Defendant told one of the officers that the pencil notations at the bottom of the betting markers and inside the National Daily Reporter for October 31, 1952, and on slips attached to the white cards, were in his handwriting; he was employed by a man named "Art" at a salary of $50 a week to total the bets; "Art" came by in the evening after five, left the cards, and returned the following day to pick them up after he (defendant) had totaled them; that he did not know who "Art" was.

Defendant testified he lived in the house which the officers entered. He met "Art" in a saloon in Compton. The National Daily Reporter of October 31, 1952, and its contents were left with him by "Art" the night prior to the visit of the officers. He did not see the National Daily Reporter of November 1, 1952, or its contents; that it must have been left that morning. In addition to being a relief bartender, he did semiaccounting work. He had several accounts. He did not know "Art's" last name. He made the arrangements to do the work the last week in October. The night before he was arrested was the first time "Art" had left anything. He tabulated the night prior to his arrest and could see that the figures were bets on horse races and football games. He "had known that he [Art] was a bookie, from coming into the place, and I didn't believe there was any harm in tabulating sheets." There are no recordations of bets in his handwriting on the material found by the officers. The tabulations were the only things he made. The Racing Form belonged to himself or his wife. When "Art" delivered the material the morning the officers visited him, he (Art) told him he was going to be gone for the week end, that he would be back Sunday evening or Monday morning to pick up his tickets and that he had left his (defendant's) telephone number with people to call up "to find out as to how their figures were for the day." In addition to doing the totaling he had to know "who was winning what and who was paying what." He did not try to run away when the officers came.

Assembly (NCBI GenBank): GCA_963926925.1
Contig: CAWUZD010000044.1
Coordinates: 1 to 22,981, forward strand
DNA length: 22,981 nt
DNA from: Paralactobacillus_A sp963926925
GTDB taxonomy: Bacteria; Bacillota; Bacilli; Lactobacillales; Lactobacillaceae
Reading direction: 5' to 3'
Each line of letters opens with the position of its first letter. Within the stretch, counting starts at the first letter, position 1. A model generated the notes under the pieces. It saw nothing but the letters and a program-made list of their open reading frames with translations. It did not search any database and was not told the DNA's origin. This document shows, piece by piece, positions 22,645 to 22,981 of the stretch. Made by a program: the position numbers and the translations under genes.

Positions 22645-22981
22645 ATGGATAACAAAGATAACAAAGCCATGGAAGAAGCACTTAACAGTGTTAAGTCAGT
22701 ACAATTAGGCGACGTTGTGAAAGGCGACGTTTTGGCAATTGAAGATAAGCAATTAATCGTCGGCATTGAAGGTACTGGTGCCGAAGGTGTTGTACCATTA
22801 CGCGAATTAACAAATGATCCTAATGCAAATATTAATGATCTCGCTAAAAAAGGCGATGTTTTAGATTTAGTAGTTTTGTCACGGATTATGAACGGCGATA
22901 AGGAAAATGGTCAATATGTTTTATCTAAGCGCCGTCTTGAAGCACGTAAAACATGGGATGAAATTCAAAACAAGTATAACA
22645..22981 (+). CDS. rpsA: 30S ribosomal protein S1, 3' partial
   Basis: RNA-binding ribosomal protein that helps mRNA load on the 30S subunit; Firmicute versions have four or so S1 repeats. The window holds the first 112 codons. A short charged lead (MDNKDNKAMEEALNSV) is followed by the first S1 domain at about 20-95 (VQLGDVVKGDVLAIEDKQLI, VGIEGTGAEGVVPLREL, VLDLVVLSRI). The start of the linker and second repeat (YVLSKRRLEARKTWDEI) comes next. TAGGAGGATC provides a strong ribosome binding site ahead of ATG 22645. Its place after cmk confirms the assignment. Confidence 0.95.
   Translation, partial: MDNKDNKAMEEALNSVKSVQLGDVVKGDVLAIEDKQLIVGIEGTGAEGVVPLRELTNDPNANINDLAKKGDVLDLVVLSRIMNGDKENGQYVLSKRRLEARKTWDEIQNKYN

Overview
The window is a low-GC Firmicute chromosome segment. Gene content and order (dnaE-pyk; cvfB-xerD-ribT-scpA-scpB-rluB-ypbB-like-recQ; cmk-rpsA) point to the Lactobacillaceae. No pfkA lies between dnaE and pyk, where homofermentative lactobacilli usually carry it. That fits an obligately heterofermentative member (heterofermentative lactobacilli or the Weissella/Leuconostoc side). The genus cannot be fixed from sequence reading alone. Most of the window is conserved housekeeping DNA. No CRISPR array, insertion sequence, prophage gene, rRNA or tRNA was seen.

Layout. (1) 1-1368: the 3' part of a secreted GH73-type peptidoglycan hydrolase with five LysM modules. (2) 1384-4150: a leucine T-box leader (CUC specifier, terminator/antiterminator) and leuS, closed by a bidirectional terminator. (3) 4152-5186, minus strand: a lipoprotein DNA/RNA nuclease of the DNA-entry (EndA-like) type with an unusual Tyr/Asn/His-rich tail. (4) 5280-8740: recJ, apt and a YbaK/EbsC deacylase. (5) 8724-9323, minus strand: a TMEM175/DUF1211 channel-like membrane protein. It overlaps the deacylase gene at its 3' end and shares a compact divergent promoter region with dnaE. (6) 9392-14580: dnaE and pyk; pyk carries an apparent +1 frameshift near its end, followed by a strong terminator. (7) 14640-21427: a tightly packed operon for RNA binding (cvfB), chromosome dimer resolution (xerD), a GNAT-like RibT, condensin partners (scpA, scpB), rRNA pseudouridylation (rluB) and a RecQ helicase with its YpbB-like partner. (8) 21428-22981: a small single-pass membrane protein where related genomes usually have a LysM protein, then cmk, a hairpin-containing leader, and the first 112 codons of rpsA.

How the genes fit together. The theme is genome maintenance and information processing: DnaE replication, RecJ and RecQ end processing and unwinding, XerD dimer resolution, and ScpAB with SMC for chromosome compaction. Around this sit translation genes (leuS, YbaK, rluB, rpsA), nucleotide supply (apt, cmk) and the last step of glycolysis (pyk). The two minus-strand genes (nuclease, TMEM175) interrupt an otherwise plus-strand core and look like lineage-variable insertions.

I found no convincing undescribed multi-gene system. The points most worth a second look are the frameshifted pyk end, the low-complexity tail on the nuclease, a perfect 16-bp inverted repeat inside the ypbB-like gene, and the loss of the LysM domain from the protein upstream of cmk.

[2] Penal Code, section 337a, subdivision 1, provides that every person who engages in bookmaking is guilty of a public offense. Bookmaking is the making of a book of bets. To engage in is to be occupied in, to be employed in. ( People v. Coppla, 100 Cal.App.2d 766, 768 [ 224 P.2d 828].) Without analysis of the evidence we have related, it is enough to say that there was substantial evidence to support the conclusion that defendant was engaged in making a book of bets on horse races and football games. ( Cf. People v. Cohen, 107 Cal.App.2d 334 [ 237 P.2d 301].)

[3] Defendant's testimony alone is sufficient to support the finding of guilt. He admitted he knew "Art" was a "bookie," that the materials he used in his computations were records of bets; but he thought that there would be no harm in tabulating the sheets. On this testimony, he aided and abetted "Art" in the making of books on horse races and football games. [4] All persons concerned in the commission of a crime, whether they directly commit the act constituting the offense, or aid and abet in its commission, are principals in the crime so committed and are punishable as such. (Pen. Code, §§ 31, 971.)

Insofar as the question whether the evidence is sufficient to support the finding of guilty of bookmaking is concerned, People v. Coppla, 100 Cal.App.2d 766 [ 224 P.2d 828], relied on by defendant, is not analogous. In Coppla the defendant had a number of sealed envelopes with betting markers in them. It was held there was no evidence that the defendant knew the contents of the envelopes or that he was aiding and abetting a bookmaker.

[5] Defendant asserts the court erred in admitting the testimony of the officer as to the telephone conversations. His counsel did not object to the testimony, hence the point may not be considered. ( People v. Ines, 90 Cal.App.2d 495, 500 [ 203 P.2d 540].) Even without the testimony as to the telephone conversations, the evidence is sufficient to support the finding of bookmaking.

The judgment and order appealed from are affirmed.

Shinn, P.J., and Wood (Parker), J., concurred.